Recognizing the challenge of the demand forecasting problem, it can be alleviated by having super-responsive logistics to move currency inventory from higher echelons to the retail “points of service”, that is, the branches of banks. There can be forgiveness for not knowing the unknown, but not for not putting in place dynamic measures and not anticipating the panic and herd behavior under such conditions.

There is no dearth of operations research, inventory optimization, and logistics professions in India and within the diaspora the world over.


In the meanwhile, tens-of-millions including my 87-year-old father are making the rounds at neighborhood banks day after day and standing in long lines to exchange a few old bills for new ones. It was decades ago, that there used to be such lines for the cooking medium kerosene, and groceries such as wheat, rice and sugar under the nightmarish institution called “rationing”. Now it is old wine in a new bottle!

Sunday, October 23, 2016

In god, do I really trust? ... October 23, 2016





The discrepancy between the First Amendment of the US Constitution (The First Amendment (Amendment I) to the United States Constitution prohibits the making of any law respecting an establishment of religion, ensuring that there is no prohibition on the free exercise of religion, abridging the freedom of speech, infringing on the freedom of the press, interfering with the right to peaceably assemble, or prohibiting the petitioning for a governmental redress of grievances. It was adopted on December 15, 1791, as one of the ten amendments that constitute the Bill of Rights.) and the official motto of the United States, “In God We Trust”, has bothered me for a long time – it is also a bizarre coincidence that the motto has been around for almost as long as I have been around on the face of this earth – which means, it is not an artifact from a couple of hundred years ago, but a product of the modern times! That this motto should have replaced "E pluribus unum" (Out of many, one) is, in my opinion, at odds with the constitutional principles - in letter, and in spirit.


Presidential elections in the US and in other proclaimed, secular democracies highlight the religion issue in each major election cycle, with candidates trying hard to appease different religious constituencies. Parliamentary democracies will attempt to achieve a balance of seats across religious and sub-religious lines, while presidential democracies will nominate government executives (such as Vice Presidents or Heads of Departments) per a balance across religious lines. 

In the US, there is debate about who will keep god in our lives and who will not! In India, I have heard that “people don’t cast their vote, but vote their caste”! Emotions also tend to run high, with religion playing a big role with the sentiments of the candidates and the electorate. 


In the backdrop of all this, I wonder again about the relevance of the motto, which I regularly put away as a minor irritation. I have come to accept that the separation between church and state exists as a constitutional principle, and to a lesser extent in the way the national governments are formed and run.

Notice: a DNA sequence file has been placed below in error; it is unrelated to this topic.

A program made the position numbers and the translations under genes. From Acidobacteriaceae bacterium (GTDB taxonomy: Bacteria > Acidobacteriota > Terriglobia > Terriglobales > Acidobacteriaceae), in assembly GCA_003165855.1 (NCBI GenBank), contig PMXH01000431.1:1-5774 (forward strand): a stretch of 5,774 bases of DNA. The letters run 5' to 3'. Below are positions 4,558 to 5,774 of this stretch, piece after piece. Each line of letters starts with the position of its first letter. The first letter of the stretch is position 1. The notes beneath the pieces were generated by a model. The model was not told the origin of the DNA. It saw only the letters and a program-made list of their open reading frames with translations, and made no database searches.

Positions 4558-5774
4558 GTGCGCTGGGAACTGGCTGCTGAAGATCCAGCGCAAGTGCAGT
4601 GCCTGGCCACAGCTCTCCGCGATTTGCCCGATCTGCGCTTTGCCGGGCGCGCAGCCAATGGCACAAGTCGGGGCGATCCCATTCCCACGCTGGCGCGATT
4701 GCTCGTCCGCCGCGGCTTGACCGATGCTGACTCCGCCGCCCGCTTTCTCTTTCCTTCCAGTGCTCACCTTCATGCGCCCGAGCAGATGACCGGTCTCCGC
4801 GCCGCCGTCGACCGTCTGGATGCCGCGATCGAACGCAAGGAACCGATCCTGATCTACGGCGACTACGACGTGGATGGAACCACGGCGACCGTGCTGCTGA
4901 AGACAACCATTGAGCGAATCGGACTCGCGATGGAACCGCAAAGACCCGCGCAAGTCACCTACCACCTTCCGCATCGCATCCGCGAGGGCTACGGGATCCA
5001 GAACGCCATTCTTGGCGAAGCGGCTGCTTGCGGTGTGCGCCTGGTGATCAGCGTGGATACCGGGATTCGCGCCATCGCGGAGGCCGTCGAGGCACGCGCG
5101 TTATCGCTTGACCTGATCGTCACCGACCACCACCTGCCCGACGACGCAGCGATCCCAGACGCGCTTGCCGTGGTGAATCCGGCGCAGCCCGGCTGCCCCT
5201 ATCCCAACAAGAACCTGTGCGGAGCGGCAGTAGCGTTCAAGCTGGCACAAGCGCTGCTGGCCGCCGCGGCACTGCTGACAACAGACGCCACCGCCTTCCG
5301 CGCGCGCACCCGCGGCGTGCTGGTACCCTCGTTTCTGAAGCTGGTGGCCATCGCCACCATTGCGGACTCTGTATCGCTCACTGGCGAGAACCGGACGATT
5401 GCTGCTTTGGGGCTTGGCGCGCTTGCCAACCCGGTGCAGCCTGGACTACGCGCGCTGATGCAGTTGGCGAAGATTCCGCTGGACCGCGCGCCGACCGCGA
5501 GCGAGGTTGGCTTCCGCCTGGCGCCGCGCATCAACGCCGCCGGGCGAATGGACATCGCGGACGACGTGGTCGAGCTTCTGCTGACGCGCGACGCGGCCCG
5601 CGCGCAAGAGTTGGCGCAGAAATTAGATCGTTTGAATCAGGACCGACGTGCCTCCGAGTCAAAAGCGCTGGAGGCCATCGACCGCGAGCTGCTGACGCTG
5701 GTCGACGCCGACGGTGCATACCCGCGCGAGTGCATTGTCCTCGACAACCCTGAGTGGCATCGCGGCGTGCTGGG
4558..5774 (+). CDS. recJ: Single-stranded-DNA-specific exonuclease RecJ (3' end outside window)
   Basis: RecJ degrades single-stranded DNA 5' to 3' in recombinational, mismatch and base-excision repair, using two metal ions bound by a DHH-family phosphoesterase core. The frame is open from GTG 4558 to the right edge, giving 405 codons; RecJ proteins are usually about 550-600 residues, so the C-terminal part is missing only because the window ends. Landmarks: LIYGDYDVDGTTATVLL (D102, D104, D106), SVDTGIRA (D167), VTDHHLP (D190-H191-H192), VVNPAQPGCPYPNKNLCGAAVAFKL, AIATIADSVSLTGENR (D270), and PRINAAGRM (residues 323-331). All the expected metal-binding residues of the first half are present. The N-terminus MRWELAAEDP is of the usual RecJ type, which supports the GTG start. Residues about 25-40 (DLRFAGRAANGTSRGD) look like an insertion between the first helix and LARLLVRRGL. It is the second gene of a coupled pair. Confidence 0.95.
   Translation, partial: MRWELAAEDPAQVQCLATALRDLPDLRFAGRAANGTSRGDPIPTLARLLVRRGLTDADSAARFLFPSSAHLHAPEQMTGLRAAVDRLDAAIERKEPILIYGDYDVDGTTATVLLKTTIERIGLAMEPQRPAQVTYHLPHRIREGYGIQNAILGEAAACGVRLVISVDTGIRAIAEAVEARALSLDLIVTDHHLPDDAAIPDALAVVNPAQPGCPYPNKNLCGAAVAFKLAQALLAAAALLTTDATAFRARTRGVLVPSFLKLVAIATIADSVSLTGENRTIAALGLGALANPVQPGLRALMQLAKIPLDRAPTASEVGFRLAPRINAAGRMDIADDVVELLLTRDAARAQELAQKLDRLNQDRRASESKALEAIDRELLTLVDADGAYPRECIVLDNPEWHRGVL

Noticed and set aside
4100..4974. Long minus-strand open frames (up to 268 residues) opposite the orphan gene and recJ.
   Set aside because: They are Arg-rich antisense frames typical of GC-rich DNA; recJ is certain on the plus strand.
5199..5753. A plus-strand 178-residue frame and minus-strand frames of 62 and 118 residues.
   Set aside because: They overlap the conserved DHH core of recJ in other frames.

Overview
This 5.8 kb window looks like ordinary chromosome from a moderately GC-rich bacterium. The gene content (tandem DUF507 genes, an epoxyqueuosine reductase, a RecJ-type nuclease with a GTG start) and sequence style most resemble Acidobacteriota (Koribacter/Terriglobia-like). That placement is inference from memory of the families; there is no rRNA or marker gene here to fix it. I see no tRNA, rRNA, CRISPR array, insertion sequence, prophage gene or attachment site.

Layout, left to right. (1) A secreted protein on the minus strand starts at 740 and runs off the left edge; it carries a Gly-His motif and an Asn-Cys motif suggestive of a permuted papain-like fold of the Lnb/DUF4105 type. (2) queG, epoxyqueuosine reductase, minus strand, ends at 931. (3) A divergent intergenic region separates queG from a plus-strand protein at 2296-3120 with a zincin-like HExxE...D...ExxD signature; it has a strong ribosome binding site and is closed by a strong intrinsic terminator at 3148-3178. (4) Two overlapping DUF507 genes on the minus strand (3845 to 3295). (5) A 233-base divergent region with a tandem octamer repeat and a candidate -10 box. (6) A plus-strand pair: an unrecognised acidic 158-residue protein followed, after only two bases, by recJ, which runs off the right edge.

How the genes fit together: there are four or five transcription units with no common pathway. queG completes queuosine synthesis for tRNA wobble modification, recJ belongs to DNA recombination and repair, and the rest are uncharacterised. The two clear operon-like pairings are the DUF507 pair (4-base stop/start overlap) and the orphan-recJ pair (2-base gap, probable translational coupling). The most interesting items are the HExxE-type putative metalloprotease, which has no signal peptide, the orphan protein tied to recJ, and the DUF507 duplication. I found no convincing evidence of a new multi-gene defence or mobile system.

While being subject to the rancor between the two US Presidential candidates for the next two weeks, I do see why many wish and pray “God bless America”, but .... in that god, do I really trust?

Sunday, October 2, 2016

The PANdora's Box .. October 1, 2016



 I had a dream .. of having a PAN card, and the dream is finally fulfilled!

For the uninitiated, PAN stands for Permanent Account Number, the Govt. of India equivalent of the US Social Security Number.

As a non-voting, overseas citizen of India, I became privileged to have the card some time ago, and it was earlier this year that I decided to bite the bullet. That I could apply online, fulfill the requirements remotely and get the card delivered by mail was definitely a catalyst.

Having confirmed the website where one can apply and being sure that I have all supporting documents, my wife and I decided to go for it. We now look to the past few months with sheer amusement.

The first challenge was to pick one from many PAN card offices which will process the application - the factors being: the first letter of your last name (which is unambiguous), the location in India of the accounting office (no good decision criterion, could be the place of my birth, or location where I lived 35 years ago, or any other), and your application status (reasonably unambiguous).

My wife applied first. She has the added complication of a "maiden name". The name has to be preceded by a title - Kum(ari) for Ms, Smt (abbreviation of Shrimati) for Mrs. She chose Ms for her maiden name and Mrs for her current name. The form complained about a "title mismatch" and made her enter several fields again. The issue was resolved when she accepted her youth by titling herself Kum (Ms) for her current status. I shudder to imagine what an individual with a gender change would do!

The third challenge was with the online payment of the fees. The form claimed to accept common credit cards, but all my US-based credit cards did not work. One of my India-based friends offered to help out, and processed the payment successfully with his India-based credit card.